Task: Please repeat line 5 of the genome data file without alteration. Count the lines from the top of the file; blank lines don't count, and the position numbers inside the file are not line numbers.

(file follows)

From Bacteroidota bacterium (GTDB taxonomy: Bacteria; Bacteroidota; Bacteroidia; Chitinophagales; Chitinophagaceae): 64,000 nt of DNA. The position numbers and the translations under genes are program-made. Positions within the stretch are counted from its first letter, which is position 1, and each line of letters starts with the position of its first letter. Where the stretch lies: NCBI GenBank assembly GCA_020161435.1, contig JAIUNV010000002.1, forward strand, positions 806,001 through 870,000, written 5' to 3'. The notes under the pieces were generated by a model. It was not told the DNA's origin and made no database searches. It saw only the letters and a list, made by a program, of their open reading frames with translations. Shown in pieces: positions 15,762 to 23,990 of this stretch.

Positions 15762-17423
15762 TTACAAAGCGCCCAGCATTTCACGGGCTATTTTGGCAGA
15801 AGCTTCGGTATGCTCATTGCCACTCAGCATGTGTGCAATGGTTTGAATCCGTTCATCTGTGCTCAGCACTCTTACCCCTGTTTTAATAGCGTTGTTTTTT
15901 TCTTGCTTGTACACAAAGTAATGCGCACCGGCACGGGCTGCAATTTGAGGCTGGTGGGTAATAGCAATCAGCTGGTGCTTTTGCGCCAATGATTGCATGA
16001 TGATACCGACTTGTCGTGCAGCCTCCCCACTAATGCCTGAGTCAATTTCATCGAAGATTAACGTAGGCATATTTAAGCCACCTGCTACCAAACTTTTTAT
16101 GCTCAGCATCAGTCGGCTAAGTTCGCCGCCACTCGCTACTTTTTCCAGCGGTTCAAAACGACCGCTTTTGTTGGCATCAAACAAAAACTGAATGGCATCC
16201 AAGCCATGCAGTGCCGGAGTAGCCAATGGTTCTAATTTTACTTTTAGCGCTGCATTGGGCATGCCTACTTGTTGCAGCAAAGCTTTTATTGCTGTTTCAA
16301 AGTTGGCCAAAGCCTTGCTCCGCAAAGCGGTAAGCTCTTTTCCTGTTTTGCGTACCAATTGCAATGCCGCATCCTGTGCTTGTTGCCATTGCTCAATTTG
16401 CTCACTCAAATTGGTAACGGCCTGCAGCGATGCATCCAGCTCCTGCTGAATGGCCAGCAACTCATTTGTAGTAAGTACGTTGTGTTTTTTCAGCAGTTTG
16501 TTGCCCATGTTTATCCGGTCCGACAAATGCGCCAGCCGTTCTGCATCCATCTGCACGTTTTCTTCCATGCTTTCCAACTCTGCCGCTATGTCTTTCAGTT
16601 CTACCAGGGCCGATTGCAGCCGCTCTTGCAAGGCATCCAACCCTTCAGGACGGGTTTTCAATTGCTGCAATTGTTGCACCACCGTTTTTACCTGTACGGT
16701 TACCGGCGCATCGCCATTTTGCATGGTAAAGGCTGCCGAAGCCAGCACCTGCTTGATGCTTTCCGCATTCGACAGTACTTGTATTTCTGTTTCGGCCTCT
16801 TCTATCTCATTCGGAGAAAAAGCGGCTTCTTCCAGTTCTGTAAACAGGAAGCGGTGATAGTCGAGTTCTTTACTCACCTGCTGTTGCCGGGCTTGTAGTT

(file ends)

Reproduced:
15901 TCTTGCTTGTACACAAAGTAATGCGCACCGGCACGGGCTGCAATTTGAGGCTGGTGGGTAATAGCAATCAGCTGGTGCTTTTGCGCCAATGATTGCATGA